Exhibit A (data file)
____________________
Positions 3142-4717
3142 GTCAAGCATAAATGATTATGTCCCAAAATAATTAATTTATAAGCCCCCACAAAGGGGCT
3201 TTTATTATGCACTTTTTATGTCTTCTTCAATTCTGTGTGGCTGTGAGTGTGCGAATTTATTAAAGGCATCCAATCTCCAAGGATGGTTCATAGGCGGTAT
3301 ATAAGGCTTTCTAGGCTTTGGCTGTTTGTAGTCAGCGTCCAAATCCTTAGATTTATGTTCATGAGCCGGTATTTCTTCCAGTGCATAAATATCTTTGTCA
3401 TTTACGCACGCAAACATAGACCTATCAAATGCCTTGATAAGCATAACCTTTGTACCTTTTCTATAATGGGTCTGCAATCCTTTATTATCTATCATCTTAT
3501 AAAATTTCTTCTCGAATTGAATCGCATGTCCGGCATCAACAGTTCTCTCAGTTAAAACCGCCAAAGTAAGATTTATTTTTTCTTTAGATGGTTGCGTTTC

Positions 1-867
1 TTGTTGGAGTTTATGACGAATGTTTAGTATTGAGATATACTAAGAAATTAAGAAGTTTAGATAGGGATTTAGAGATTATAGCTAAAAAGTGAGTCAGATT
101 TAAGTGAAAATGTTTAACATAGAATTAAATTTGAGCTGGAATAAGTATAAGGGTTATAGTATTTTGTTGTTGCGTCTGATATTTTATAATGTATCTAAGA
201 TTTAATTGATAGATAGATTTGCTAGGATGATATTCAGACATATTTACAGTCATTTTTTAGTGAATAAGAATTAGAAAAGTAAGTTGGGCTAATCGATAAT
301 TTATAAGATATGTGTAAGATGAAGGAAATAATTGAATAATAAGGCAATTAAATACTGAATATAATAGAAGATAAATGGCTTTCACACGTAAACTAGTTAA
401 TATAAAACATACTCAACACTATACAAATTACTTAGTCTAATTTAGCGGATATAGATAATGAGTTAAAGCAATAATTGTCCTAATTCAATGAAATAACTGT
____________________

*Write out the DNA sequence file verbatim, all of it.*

Positions 3142-4717
3142 GTCAAGCATAAATGATTATGTCCCAAAATAATTAATTTATAAGCCCCCACAAAGGGGCT
3201 TTTATTATGCACTTTTTATGTCTTCTTCAATTCTGTGTGGCTGTGAGTGTGCGAATTTATTAAAGGCATCCAATCTCCAAGGATGGTTCATAGGCGGTAT
3301 ATAAGGCTTTCTAGGCTTTGGCTGTTTGTAGTCAGCGTCCAAATCCTTAGATTTATGTTCATGAGCCGGTATTTCTTCCAGTGCATAAATATCTTTGTCA
3401 TTTACGCACGCAAACATAGACCTATCAAATGCCTTGATAAGCATAACCTTTGTACCTTTTCTATAATGGGTCTGCAATCCTTTATTATCTATCATCTTAT
3501 AAAATTTCTTCTCGAATTGAATCGCATGTCCGGCATCAACAGTTCTCTCAGTTAAAACCGCCAAAGTAAGATTTATTTTTTCTTTAGATGGTTGCGTTTC

Positions 1-867
1 TTGTTGGAGTTTATGACGAATGTTTAGTATTGAGATATACTAAGAAATTAAGAAGTTTAGATAGGGATTTAGAGATTATAGCTAAAAAGTGAGTCAGATT
101 TAAGTGAAAATGTTTAACATAGAATTAAATTTGAGCTGGAATAAGTATAAGGGTTATAGTATTTTGTTGTTGCGTCTGATATTTTATAATGTATCTAAGA
201 TTTAATTGATAGATAGATTTGCTAGGATGATATTCAGACATATTTACAGTCATTTTTTAGTGAATAAGAATTAGAAAAGTAAGTTGGGCTAATCGATAAT
301 TTATAAGATATGTGTAAGATGAAGGAAATAATTGAATAATAAGGCAATTAAATACTGAATATAATAGAAGATAAATGGCTTTCACACGTAAACTAGTTAA
401 TATAAAACATACTCAACACTATACAAATTACTTAGTCTAATTTAGCGGATATAGATAATGAGTTAAAGCAATAATTGTCCTAATTCAATGAAATAACTGT